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Detection of trace drugs of abuse in baby formula using solid-phase microextraction direct analysis in real-time mass spectrometry (SPME-DART-MS).

Authors
  • Watt, Laura1
  • Sisco, Edward1
  • 1 National Institute of Standards and Technology, Gaithersburg, MD, USA.
Type
Published Article
Journal
Journal of forensic sciences
Publication Date
Sep 28, 2020
Identifiers
DOI: 10.1111/1556-4029.14568
PMID: 32986875
Source
Medline
Language
English
License
Unknown

Abstract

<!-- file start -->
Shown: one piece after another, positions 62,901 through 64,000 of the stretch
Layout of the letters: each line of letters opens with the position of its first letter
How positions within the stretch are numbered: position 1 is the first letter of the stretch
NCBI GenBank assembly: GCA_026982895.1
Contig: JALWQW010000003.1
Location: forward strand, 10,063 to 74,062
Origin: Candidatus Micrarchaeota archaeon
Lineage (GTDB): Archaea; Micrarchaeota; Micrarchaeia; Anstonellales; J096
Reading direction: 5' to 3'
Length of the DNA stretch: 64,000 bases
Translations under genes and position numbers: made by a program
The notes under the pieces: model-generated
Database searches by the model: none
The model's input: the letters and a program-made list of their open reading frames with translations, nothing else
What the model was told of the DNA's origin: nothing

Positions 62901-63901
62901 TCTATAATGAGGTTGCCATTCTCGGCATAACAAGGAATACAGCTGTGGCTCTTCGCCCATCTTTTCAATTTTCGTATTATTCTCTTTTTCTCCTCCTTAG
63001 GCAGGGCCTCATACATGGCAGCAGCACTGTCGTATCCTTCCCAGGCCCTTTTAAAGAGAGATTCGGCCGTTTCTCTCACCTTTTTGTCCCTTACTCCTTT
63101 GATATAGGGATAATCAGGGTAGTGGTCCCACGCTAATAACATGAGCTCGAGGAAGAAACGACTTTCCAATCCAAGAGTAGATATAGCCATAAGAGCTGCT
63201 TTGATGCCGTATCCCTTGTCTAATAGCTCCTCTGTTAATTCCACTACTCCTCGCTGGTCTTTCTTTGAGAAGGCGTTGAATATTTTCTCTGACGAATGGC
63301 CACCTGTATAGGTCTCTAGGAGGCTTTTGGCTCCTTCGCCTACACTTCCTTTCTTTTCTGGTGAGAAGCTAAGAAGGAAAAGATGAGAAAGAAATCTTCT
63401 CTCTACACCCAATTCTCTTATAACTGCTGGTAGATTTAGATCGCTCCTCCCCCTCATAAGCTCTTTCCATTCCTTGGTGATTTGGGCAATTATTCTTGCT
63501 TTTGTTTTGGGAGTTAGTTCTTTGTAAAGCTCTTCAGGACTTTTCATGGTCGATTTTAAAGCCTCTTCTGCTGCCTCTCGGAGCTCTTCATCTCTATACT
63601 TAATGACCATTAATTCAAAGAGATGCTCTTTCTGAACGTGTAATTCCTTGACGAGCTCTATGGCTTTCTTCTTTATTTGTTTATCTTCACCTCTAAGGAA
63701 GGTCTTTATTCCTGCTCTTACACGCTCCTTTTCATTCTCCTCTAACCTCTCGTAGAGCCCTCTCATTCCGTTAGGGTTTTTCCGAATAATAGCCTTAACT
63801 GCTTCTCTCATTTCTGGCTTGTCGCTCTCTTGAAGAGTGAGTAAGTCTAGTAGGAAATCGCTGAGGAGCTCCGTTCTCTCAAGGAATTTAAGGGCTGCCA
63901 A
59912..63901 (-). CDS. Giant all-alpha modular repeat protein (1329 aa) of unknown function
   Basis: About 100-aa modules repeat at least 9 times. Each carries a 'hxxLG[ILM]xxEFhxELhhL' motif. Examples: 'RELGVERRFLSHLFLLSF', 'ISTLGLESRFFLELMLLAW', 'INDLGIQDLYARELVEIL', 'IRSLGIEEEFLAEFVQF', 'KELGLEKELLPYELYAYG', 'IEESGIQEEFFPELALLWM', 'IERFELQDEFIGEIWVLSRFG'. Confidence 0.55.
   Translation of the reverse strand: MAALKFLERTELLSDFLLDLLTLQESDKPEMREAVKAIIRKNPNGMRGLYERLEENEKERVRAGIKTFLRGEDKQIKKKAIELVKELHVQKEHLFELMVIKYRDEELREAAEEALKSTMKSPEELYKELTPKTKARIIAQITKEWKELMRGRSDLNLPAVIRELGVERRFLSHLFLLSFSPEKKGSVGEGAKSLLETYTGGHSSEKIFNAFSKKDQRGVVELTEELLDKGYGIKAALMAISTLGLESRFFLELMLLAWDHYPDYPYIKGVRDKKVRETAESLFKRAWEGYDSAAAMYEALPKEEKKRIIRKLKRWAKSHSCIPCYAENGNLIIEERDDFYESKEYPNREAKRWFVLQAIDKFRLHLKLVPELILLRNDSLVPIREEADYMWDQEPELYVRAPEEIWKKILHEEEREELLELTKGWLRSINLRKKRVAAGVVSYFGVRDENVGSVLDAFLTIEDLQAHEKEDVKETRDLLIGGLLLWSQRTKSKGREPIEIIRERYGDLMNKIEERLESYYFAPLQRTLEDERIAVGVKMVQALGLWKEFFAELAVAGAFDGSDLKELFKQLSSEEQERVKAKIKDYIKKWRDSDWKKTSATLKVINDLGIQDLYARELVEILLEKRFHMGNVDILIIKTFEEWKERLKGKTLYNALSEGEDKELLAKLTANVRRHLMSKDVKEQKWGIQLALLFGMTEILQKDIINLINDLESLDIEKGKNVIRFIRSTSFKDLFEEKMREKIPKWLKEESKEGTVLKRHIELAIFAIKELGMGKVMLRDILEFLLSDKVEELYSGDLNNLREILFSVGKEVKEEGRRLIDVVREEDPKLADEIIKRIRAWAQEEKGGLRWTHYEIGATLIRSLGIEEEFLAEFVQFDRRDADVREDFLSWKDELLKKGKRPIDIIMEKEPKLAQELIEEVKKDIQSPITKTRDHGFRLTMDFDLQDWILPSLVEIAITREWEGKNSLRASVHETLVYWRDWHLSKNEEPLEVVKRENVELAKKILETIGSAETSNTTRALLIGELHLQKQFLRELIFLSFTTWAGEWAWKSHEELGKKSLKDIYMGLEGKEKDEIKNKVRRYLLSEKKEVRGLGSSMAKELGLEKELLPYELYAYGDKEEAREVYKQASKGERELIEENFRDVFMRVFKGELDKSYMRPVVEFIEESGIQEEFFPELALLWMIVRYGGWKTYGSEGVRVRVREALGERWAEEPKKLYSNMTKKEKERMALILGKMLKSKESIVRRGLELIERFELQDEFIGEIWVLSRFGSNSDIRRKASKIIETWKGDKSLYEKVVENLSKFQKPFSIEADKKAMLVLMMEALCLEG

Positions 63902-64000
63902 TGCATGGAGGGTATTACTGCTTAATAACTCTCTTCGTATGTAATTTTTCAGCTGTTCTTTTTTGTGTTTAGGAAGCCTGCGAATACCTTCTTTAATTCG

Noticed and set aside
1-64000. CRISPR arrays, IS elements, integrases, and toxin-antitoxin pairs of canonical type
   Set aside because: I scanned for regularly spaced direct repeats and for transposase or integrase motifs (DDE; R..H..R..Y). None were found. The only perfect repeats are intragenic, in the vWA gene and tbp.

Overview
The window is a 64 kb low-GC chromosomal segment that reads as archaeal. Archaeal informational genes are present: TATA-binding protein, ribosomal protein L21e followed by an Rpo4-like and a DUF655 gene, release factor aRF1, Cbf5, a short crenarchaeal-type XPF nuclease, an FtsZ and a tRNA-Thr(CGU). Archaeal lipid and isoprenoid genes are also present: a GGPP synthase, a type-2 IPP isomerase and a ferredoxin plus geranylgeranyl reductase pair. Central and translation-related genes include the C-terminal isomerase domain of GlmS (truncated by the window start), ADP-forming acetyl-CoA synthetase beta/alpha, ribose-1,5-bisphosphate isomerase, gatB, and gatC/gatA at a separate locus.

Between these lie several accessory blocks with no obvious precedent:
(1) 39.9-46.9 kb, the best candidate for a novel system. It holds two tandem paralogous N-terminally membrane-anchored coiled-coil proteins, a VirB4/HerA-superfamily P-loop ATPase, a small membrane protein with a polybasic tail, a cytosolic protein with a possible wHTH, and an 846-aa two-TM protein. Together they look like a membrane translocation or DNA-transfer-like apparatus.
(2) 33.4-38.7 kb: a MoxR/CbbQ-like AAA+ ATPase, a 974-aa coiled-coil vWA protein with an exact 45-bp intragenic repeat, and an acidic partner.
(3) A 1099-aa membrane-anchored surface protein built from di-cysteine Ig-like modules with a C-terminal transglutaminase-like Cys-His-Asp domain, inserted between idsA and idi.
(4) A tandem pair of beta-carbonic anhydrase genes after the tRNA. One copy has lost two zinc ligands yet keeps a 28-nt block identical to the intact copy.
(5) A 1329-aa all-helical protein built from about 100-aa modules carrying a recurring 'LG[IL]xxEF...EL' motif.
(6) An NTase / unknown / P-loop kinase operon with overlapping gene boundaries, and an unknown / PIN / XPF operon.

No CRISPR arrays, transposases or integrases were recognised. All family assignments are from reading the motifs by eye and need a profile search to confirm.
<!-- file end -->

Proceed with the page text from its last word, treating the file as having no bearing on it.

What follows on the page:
The intentional or unintentional adulteration of baby formula with drugs of abuse is one of the many increasingly complex samples forensic chemists may have to analyze. This sample type presents a challenge because of a complex matrix that can mask the detection of trace drug residues. To enable screening of baby formula for trace levels of drugs, the use of solid-phase microextraction (SPME) coupled with direct analysis in real-time mass spectrometry (DART-MS) was investigated. A suite of five drugs was used as adulterants and spiked into baby formula. Samples were then extracted using SPME fibers which were analyzed by DART-MS. Development of a proof-of-concept method was completed by investigating the effects of the DART gas stream temperature and the linear speed of the sample holder. Optimal values of 350°C and 0.2 mm/s were found. Once the method was established, representative responses and sensitivities for the five drugs were measured and found to be in the range of single ng/mL to hundreds ng/mL. Additional studies found that the presence of the baby formula matrix increased analyte signal (relative to methanolic solutions) by greater than 200%. Comparison of the SPME-DART-MS method to a traditional DART-MS method for trace drug detection found at least a factor of 13 improvement in signal for the drugs investigated. This work demonstrates that SPME-DART-MS is a viable technique for the screening of complex matrices, such as baby formula, for trace drug residues and that development of a comprehensive method is warranted. © 2020 American Academy of Forensic Sciences. This article has been contributed to by US Government employees and their work is in the public domain in the USA.

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